Don’t expect banks to pass on RBA rate cuts

The Reserve Bank of Australia and the federal government have made it clear that they expect banks to pass on official interest rate cuts in full to borrowers. However, data from RateCity regarding the response of the banks to recent rate cuts suggests that borrowers should be prepared to be disappointed, with the banks likely to pass on as little as half of any cut that the RBA might announce today:

Data obtained from comparison website RateCity highlights the growing interest rate fatigue by the big four banks. In the past three cash rate cuts, less and less was passed on each time to customers.

Across the previous year’s cuts in June, July and October, the average rate passed on by the four major banks went from 0.22 per cent in June, 0.21 per cent in July and 0.14 per cent in October…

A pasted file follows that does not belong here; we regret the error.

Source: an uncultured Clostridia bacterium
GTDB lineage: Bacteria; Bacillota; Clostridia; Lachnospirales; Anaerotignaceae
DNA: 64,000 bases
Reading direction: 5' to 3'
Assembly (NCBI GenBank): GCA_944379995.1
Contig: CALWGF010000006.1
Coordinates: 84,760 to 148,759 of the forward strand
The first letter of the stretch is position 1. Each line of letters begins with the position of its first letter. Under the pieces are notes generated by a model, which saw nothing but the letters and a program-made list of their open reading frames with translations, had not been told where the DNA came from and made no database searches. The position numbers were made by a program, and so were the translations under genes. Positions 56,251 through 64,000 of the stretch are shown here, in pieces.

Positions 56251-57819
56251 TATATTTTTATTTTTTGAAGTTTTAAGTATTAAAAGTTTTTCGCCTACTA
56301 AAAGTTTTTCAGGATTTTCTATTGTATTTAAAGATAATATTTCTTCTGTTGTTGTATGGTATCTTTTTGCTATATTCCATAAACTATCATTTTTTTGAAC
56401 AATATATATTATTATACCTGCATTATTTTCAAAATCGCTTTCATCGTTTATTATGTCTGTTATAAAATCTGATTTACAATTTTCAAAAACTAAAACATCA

RateCity research director Sally Tindall said the low-rate environment was “problematic” for funding decisions that were not entirely based on cash rate movements.

“Banks also consider the cost of wholesale funding, competition in the market, operational costs and most recently, an inability to pass on a full cut to deposit accounts that are already bordering on zero,” Ms Tindall said.

“In this low rate environment, cuts to the cash rate, which are designed to stimulate the economy, are now leaving homeowners feeling short-changed.”

The problem facing the RBA is that monetary policy becomes ineffective when bank deposit rates hit their lower bound, as they are currently:

While the RBA can theoretically cut the cash rate another 0.75%, the banks cannot cut deposit rates much further without compressing their net interest margins (i.e. the spread between deposit and lending rates).

This means that only a fraction of further interest rate cuts will be passed onto end borrowers.

Leith van Onselen

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